In February 2022 the Postal Regulatory Commission opened a Public Inquiry docket to address the issue of post offices that have been under emergency suspension for an extended period of time. The inquiry is not about individual post office suspensions or closings. Rather, it will examine “issues impeding the Postal Service’s progress in resolving the suspended post offices in a timely manner” and consider “procedures or courses of action for how the Postal Service may expeditiously resolve suspended post offices.”
The Commission has indicated that it’s also interested in “data analysis related to the suspended post offices, including, but not limited to, the spatial analysis of the suspended post offices.” The inquiry will also consider what might be done to prevent backlogs from developing in the future.
In its quarterly and annual updates on the suspensions, the Postal Service provides the Commission with lists of the suspended offices. The updates contain information about when and why the offices were suspended and, at least in the case of the older suspensions, their current status in the discontinuance process. The lists are helpful, but they don’t provide much information — not even the address of the post office.
To provide a clearer picture of the suspensions and to lend some transparency to the process of resolving them as it unfolds, we’ve created a Suspension Dashboard. It includes a page for each of the 450 offices under suspension at the end of FY 2021, with information about its suspension status, community demographics and facility data. The dashboard also provides the address for the suspended office and, when possible, a street view of the building. There’s also a map showing the post office location and another showing nearby alternate facilities. A national map shows all the suspended offices. It has four layers corresponding to when the suspension took place: (1) 1984-2012 (i.e., pre-POStPlan suspensions); (2) FY2012-FY2016; (3) FY2017-2020; and (4) FY2021.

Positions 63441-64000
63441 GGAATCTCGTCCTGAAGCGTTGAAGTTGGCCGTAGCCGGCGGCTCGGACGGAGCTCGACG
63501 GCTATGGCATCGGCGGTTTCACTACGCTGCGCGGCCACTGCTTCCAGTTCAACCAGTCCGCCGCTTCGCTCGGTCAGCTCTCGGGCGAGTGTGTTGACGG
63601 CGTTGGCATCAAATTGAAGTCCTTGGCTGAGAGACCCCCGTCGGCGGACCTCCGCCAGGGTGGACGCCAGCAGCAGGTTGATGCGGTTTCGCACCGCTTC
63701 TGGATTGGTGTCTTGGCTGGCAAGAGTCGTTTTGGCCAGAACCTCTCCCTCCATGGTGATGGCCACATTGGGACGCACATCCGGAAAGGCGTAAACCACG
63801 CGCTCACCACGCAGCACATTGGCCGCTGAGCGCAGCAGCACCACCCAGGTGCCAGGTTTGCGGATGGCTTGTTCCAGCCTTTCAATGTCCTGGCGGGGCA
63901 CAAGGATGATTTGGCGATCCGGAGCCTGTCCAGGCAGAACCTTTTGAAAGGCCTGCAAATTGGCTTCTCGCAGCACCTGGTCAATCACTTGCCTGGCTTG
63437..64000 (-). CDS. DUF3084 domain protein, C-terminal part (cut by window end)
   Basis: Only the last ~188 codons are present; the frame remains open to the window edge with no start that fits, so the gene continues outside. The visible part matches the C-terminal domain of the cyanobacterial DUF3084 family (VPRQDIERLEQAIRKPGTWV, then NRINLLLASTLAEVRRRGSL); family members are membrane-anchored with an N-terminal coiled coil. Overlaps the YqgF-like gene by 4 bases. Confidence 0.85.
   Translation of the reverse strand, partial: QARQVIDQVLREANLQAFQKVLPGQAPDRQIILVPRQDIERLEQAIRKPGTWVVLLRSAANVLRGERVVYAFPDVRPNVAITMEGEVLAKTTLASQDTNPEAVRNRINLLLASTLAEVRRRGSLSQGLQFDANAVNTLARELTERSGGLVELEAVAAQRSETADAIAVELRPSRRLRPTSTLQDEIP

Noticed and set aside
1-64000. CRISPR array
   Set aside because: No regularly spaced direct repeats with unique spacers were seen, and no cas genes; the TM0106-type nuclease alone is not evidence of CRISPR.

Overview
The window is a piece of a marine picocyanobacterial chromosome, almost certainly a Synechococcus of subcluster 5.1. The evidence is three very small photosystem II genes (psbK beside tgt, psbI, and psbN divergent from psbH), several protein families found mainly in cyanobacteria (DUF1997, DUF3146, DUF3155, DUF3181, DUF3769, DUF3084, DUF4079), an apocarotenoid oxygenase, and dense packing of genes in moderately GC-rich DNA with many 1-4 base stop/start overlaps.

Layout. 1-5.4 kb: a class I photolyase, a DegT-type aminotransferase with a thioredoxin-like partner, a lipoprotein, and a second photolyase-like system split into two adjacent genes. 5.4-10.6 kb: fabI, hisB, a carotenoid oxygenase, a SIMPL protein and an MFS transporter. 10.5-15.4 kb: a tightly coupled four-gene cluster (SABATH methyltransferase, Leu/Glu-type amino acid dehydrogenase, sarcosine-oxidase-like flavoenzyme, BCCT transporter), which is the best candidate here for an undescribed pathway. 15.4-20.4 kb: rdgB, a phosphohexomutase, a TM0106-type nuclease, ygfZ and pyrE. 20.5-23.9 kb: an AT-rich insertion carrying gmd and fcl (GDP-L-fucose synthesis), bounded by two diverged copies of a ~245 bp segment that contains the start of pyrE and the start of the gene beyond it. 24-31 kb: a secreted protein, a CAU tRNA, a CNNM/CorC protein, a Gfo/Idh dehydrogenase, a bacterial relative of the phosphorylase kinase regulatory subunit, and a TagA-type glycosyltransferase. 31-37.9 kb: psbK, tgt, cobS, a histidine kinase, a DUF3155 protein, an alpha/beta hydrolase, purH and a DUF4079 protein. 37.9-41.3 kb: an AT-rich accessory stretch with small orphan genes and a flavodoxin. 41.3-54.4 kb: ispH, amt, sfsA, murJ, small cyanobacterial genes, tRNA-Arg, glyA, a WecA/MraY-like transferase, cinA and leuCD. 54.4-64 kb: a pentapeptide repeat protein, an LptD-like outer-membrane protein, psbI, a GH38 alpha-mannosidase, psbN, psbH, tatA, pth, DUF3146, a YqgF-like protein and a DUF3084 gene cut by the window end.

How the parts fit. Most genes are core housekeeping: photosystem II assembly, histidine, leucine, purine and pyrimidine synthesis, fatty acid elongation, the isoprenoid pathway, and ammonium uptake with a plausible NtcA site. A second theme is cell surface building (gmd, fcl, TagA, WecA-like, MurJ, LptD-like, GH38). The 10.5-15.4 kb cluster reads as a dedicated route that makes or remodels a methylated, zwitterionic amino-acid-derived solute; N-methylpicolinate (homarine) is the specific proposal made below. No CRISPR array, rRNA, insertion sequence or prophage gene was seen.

Update, May 2023: In March 2022, the Commission received comments from the Postal Service, the PRC’s Public Representative, and Save the Post Office’s Steve Hutkins as part of the Public Inquiry. The Commission did nothing more on the inquiry until April 2023, when it issued an Information Request asking the Postal Service to describe the extent to which it is “considering creating and maintaining a publicly-available dashboard of suspended post offices.” The Postal Service responded by saying that it “questions the marginal utility of such a project, especially in light of the costs (some of them recurring) that it would entail.” The Postal Service “does not currently plan to create a public-facing dashboard.”
To learn more more:
“U.S. Postal Service Emergency Suspension Process,” USPS OIG, Sept. 24, 2018
“Post Office discontinuances and suspensions: A decade in review,” Save the Post Office, Feb. 26, 2018
“A Thousand Post Office Suspensions in Review,” Save the Post Office, May 5, 2023
An archive of posts about suspensions on Save the Post Office is here.
A Thousand Suspensions
The following map and list contain the 665 post offices that were suspended as of the end of FY 2016 (the “backlog” the PRC has been trying to get the Postal Service to resolve), plus 301 post offices that were suspended during FY 2017-2022 and still suspended as of the end of FY 2022 (and a few other miscellaneous suspensions as well). Note that some of these reopened during the first half of FY 2023. View on Google Docs.
Most Recent Update Lists
The following spreadsheet contains the list shared with the PRC as of End of FY 2022. View on Google Docs.